Ruane added that average decadal warming does not necessarily capture acceleration but does convey a core climate message: Each generation has had a different set of experiences already, and future generations are set to experience warming beyond what those alive have yet to see.

“It’s not just that this can be warmer. It’s that there are going to be different experiences in terms of human health and ecosystems and the extreme events that you might experience,” said Ruane.

Today’s average global temperature has grown by 1.1 degrees Celsius (2 degrees Fahrenheit) since the beginning of the industrial era, mainly due to human activities like burning fossil fuels that emit heat-trapping gases into the atmosphere. Researchers have called to reduce fossil fuel consumption and limit Earth’s future warming to ideally 1.5 degrees Celsius, stating that further warming will make climate disasters significantly more extreme and impossible to adapt to.

Nations will need to fulfill their current climate commitments and introduce new environmental policies to limit warming to levels that communities can reasonably adapt to.

The report outlines several effects from the rapid global warming: Population declines and extinctions, increased risk of heat stroke and reduction in crop and fishery production.

While the graphic shows observations and future pathways for the average global temperature, differences appear regionally. Some locations have already warmed by 2 degrees. Many of the world’s poorest nations have and will continue to feel the brunt of increasing global temperatures.

Trisos, who is also director of the Climate Risk Lab in the African Climate and Development Institute at the University of Cape Town, said a person born in 2020 in southeast Asia could face up to 150 days per year of deadly heat when they are 70 years old at the end of the century. Their counterpart in Florida, meanwhile, would see 50 days of deadly heat per year.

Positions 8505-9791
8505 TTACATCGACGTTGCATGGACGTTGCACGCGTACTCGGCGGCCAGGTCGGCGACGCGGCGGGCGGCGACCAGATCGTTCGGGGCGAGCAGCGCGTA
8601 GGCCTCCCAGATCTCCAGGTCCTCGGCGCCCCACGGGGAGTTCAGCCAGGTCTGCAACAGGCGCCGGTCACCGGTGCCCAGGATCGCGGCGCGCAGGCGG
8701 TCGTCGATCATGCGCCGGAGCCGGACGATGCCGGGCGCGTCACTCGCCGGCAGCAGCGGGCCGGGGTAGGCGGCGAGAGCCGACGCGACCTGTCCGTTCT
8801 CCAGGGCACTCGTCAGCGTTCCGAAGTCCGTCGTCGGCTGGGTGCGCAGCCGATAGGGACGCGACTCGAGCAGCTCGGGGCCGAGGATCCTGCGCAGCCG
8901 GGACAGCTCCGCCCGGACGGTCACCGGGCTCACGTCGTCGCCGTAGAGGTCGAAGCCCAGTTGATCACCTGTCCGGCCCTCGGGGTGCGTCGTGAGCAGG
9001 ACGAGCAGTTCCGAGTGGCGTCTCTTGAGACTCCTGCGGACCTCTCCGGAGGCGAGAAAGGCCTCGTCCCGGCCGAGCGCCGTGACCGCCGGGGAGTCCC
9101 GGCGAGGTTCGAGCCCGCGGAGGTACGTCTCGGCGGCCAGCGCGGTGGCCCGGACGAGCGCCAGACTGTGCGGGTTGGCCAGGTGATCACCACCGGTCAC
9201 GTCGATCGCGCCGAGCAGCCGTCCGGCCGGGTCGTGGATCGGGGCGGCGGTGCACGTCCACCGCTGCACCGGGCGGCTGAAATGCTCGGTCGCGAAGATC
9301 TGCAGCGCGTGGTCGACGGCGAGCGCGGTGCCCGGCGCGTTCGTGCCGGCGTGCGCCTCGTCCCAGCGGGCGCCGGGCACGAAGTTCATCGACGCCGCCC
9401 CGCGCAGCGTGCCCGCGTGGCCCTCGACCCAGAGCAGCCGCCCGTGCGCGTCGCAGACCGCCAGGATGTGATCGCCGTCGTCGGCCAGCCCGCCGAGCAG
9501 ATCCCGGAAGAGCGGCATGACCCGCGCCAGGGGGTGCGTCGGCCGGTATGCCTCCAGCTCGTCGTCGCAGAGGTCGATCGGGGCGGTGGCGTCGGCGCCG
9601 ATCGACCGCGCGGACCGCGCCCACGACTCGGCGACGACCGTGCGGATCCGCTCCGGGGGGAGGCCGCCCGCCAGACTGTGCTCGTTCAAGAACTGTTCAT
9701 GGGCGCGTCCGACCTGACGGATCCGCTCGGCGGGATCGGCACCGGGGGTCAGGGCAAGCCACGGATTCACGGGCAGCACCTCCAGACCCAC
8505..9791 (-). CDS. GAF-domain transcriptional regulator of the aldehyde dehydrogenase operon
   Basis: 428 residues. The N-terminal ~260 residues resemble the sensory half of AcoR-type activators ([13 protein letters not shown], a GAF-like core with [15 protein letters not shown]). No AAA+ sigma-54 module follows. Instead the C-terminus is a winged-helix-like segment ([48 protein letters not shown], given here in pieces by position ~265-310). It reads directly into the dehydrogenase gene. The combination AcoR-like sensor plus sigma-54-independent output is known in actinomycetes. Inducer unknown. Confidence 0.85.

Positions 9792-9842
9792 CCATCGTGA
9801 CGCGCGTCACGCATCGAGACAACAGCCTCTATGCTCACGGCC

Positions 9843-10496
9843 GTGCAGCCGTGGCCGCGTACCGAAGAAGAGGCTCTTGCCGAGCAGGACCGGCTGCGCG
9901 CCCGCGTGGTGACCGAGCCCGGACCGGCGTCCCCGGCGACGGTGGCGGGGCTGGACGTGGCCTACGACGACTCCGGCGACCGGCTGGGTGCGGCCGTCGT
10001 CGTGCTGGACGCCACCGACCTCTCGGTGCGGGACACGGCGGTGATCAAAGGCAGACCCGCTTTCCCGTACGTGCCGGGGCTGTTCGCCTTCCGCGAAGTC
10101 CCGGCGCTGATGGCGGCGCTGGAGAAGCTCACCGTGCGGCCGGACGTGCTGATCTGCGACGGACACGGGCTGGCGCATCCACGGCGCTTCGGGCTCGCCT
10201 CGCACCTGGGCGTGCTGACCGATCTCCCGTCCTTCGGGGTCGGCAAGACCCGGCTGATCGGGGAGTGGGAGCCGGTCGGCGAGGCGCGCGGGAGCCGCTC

Many of the pathways remain fairly similar for the next decade or so but start to prominently diverge around 2040 and 2050. The very low and low greenhouse gas scenarios show carbon dioxide emissions declining to net zero around 2050 and 2070, respectively. A high greenhouse gas emissions scenario illustrates that carbon dioxide emissions will double from current levels by 2100. A very high greenhouse gas emissions scenario depicts carbon dioxide emissions would double even faster, by 2050.

“In all cases the impacts will be more severe than there are already today. So, climate change doesn’t go away it only becomes worse slower,” Niklas Höhne, a scientist at the NewClimate Institute who has contributed to several IPCC reports, including this one, said in an email. “We can slow down the change by acting immediately to reduce greenhouse gas emissions. The report also says that we have all means to do so.”

Sarah Kaplan contributed to this report.